- , PMs criticize these because they feel that the variations / alternatives are trying to compensate for the original design of the matrix. If it had been well designed, one version of the matrix would suffice. On the other hand, the selection of alternatives / variants means that the matrix is flexible for the needs of the team.
- RACI is a tool to organize team members in accordance with the objective of the project. If there are aspects of RACI that are too vague, consider this as an opportunity for the PM to think outside of the "Matrix," aka Box, and adapt that tool to their team - assuming that is appropriate.
- PM professionals have found that they have benefited from using the RACI matrix by following these 6 steps:
- List of project tasks
- Identify the project participants
- Know the responsibility and responsibility for each task together with its stakeholders
- At least one stakeholder responsible for each task
- Only a responsible stakeholder
- The final step involves a discussion with all stakeholders and will be discussed in the next part of this article. This is to ensure that stakeholders understand their role. This is a recommended use of RACI for IT projects.
, In summary, the person in the F-roll, Facilitate, organized the activities for the Scrum project, as shown in the figure below. The use of RACI in a scrum context stimulated an interesting discussion among PM professionals. Some felt that this model would mean recognizing a job well done or being blamed for poorly performing work for one person - which would affect team cohesion. This type of organization would influence the foundations of Scrum - self-organization. Counter arguments included, one must consider the extent to which RACI is applied. To harness RACI to its potential, it is suggested that you find a balance between strengthened roles and responsibilities and flexibility in a self-organizing team. Is that possible?
How to let RACI work for you
As mentioned above, this type of responsibility allocation matrix is effective. To know how to use this model, you should analyze, analyze, analyze! Balance is your key to success with RACI. Having too many or too few people in each role slows down the completion of your project tasks or even prevents completion.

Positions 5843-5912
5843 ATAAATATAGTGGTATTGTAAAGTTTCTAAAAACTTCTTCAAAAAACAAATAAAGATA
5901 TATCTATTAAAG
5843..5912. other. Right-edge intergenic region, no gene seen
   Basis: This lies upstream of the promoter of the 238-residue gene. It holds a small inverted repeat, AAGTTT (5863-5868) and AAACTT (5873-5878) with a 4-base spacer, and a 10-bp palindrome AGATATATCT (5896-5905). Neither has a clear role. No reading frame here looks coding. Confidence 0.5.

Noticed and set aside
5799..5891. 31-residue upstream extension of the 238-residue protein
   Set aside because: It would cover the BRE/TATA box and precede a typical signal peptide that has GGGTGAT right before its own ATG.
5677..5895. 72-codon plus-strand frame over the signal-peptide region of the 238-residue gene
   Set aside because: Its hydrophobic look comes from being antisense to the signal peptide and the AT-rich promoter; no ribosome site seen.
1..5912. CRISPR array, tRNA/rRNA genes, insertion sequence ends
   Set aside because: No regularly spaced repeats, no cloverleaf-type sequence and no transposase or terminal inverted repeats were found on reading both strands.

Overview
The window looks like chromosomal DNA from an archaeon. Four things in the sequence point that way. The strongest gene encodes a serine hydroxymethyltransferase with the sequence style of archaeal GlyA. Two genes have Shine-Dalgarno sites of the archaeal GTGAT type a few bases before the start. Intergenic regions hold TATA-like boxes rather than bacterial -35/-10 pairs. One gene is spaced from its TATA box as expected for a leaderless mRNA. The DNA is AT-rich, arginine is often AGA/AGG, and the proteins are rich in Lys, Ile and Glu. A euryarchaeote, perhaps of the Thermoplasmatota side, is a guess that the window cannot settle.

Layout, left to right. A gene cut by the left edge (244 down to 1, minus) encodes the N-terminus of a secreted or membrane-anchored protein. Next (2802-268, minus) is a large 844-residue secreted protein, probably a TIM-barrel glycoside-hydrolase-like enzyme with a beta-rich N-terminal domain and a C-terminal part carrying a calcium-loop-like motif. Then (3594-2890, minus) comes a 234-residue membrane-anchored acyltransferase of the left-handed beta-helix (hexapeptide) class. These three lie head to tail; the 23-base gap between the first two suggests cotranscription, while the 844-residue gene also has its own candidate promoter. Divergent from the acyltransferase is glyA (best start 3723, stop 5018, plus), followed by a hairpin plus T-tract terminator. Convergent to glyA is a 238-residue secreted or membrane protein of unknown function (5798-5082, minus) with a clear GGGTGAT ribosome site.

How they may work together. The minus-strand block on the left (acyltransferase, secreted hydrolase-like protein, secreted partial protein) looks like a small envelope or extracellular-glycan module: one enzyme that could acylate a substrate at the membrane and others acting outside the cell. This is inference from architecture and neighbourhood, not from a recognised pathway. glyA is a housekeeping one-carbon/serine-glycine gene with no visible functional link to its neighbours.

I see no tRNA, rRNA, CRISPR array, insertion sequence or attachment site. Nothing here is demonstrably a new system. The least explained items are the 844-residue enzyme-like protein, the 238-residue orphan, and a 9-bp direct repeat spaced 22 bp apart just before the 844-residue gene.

- One responsibility per task. If you have more than one, it would be as if several people have a car. It does not work! If there is no driver, it will be difficult to move this car forward - no decisions or actions are taken for the project.
- The right amount of people in charge. Too many people are assigned to the same job, and you have a great way to waste time. You can also get double work. If you have a quick and easy task, the person responsible could also be responsible.
- Do not have too many consultations: it could slow down the completion of the task. If you need to consult several people before running your task, you have a different time waster. Or contradictory input to perform the task.
- Keep people informed. Maybe you do not have to consult with people, you just have to update them. Make sure you have people in this role, otherwise you might have problems with a lack of communication.
- How do you get the right balance with RACI?
Make it a collaborative effort. Everyone should feel comfortable with every role he and his colleagues have. In short, improve communication and efficiency with the RACI matrix. Everyone gets used to their potential. You no longer receive unnecessary information, such as a plethora of emails that you may not need to read. They also increase job satisfaction with clearly defined roles.
All in all, it is obvious that a well organized team is crucial to successfully complete a project. A responsibility allocation matrix is beneficial, if not primary, to achieve this. RACI has proven advantageous, but has its disadvantages. Keep in mind, however, that every PM tool has the key that works best for you. I hope this article was an advantage. And now it's your turn, I'd like to hear from you. Did you use RACI? What was your experience?